Written by PETA
I read Dracula when I was 8 or 9 (yes, I was one of those kids), which didn't exactly help get
rid of my fear of the bats who lived in our attic and occasionally needed to be
guided out a window.
As it turns out, the bats created by horror writers and children's imaginations
aren't nearly as interesting as real bats are:
To learn more about
bats, help control insects, and provide a home for these fascinating animals,
consider putting up a bat
You can prevent bats from finding their way into your
house by sealing up holes near the roof after any existing colony has left for
by Heather Faraid Drennan
On Saturday, a bat found his or her way into the San Antonio Spurs game. (Some speculate that the animal didn't just fly in by accident.) The bat, of course, did what anybody would do in such a terrifying, unfamiliar situation—try to get the heck out of there—which, naturally, delayed the game. Until, that is, Spurs guard Manu Ginobili smacked the bat out of the air and slammed the animal into the hardwood court. Sports blogs across the 'net have been replaying the video of Manu in action as they celebrate his quick reflexes.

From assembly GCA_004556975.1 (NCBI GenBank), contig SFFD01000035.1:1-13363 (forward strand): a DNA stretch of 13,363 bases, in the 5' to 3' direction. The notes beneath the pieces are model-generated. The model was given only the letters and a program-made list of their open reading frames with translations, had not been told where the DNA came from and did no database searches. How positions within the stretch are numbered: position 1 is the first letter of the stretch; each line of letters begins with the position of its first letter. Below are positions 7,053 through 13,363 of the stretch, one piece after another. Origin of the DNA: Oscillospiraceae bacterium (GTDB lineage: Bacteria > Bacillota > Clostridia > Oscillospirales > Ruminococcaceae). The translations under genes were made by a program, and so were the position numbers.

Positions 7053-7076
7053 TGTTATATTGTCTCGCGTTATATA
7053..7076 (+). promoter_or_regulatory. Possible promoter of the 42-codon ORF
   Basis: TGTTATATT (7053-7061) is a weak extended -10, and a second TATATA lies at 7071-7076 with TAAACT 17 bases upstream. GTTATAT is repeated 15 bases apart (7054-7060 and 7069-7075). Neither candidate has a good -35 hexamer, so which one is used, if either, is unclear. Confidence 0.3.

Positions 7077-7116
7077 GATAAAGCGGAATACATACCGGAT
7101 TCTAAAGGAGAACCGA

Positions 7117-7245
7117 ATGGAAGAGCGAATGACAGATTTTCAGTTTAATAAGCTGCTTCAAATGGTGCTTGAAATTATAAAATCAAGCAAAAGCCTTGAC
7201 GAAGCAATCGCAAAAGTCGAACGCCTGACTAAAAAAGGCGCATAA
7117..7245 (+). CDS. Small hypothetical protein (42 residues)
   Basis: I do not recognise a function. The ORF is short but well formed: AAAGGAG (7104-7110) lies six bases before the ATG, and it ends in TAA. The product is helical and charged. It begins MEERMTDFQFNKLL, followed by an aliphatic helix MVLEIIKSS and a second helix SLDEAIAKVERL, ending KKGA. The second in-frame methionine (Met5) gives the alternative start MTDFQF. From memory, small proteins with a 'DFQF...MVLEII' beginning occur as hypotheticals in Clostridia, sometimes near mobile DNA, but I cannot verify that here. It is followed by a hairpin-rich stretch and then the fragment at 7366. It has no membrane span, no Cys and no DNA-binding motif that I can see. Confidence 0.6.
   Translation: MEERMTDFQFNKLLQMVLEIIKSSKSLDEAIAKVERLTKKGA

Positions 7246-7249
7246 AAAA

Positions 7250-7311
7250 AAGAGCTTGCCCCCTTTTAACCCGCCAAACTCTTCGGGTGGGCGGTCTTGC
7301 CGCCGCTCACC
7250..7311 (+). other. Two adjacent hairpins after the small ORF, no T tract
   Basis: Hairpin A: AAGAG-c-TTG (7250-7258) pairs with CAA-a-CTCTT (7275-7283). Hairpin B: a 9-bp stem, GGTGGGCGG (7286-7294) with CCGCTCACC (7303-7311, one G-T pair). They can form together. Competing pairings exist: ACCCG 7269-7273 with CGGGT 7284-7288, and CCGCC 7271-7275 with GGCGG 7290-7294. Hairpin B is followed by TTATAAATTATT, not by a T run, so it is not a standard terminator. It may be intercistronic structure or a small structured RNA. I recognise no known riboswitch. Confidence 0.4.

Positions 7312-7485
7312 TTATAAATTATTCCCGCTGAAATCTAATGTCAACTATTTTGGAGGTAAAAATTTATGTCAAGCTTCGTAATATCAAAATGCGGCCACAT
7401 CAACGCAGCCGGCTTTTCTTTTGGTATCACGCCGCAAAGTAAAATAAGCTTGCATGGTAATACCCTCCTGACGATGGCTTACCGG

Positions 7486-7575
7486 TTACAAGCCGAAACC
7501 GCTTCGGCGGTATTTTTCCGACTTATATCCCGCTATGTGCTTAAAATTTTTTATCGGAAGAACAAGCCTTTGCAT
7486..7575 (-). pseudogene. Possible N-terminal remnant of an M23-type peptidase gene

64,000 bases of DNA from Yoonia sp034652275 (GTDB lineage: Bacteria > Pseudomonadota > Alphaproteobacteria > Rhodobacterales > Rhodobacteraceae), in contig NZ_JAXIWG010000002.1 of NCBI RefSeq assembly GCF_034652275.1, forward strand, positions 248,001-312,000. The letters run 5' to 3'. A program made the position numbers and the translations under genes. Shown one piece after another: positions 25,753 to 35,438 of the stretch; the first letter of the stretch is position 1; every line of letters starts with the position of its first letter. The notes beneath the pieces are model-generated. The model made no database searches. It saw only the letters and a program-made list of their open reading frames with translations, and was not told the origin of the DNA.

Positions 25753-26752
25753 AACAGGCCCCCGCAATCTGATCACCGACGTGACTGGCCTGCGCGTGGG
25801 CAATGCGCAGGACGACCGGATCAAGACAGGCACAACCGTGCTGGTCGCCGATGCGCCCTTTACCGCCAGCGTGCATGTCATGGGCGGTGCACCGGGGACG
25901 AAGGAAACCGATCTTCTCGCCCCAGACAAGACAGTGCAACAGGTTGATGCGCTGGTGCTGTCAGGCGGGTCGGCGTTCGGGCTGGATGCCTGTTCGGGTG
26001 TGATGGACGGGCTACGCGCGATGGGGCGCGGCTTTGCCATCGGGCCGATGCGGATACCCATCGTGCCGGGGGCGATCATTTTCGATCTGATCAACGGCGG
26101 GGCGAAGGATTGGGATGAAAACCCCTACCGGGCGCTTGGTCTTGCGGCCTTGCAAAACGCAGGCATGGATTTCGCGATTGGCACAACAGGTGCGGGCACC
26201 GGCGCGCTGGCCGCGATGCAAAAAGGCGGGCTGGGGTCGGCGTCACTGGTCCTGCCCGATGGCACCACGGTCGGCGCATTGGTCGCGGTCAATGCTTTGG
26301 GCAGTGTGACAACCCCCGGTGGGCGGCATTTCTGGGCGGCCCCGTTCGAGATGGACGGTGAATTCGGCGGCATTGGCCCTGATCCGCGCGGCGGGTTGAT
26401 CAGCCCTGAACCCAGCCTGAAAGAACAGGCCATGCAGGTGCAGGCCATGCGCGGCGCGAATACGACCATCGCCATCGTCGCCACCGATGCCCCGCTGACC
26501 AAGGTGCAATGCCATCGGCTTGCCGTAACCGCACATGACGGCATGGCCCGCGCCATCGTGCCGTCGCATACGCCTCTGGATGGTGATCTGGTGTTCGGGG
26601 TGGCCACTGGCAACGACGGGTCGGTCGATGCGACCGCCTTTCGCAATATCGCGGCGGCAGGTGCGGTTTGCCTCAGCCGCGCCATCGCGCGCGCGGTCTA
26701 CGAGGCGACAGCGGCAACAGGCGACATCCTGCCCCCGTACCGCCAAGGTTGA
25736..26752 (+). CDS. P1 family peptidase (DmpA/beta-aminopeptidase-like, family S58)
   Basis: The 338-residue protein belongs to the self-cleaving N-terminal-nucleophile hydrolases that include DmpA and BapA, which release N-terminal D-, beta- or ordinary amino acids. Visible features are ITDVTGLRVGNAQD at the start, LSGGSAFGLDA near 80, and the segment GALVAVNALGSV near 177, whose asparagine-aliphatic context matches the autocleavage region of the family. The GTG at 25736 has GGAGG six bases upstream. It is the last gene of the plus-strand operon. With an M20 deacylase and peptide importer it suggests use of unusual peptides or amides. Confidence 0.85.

Here's our take on it:
To bludgeon a 4-ounce animal to death, it takes either a small man or a totally unthinking one—with no respect or consideration for lives humbler than his own. This is a time when athletes in particular need to be on their best behavior around any animal and show that they have brains and a heart, not just reactionary brawn.
Bats always try to avoid contact with humans, and there are plenty of easy ways to keep bats out of a basketball arena (or your home). We hope that the next time someone's life is on the line, Manu Ginobili will take just a few seconds to think before he acts.
Written by Amanda Schinke
you have a general question for PETA and would like a response, please e-mail Info@peta.org. If you need to report cruelty to
an animal, please click
here. If you are reporting an animal in imminent danger and know where to find the
animal and if the abuse is taking place right now, please call your local
police department. If the police are unresponsive, please call PETA
immediately at 757-622-7382 and press 2.
Follow PETA on Twitter!
Almost all of us grew up eating meat, wearing leather, and going to circuses and zoos. We never considered the impact of these actions on the animals involved. For whatever reason, you are now asking the question: Why should animals have rights? Read more.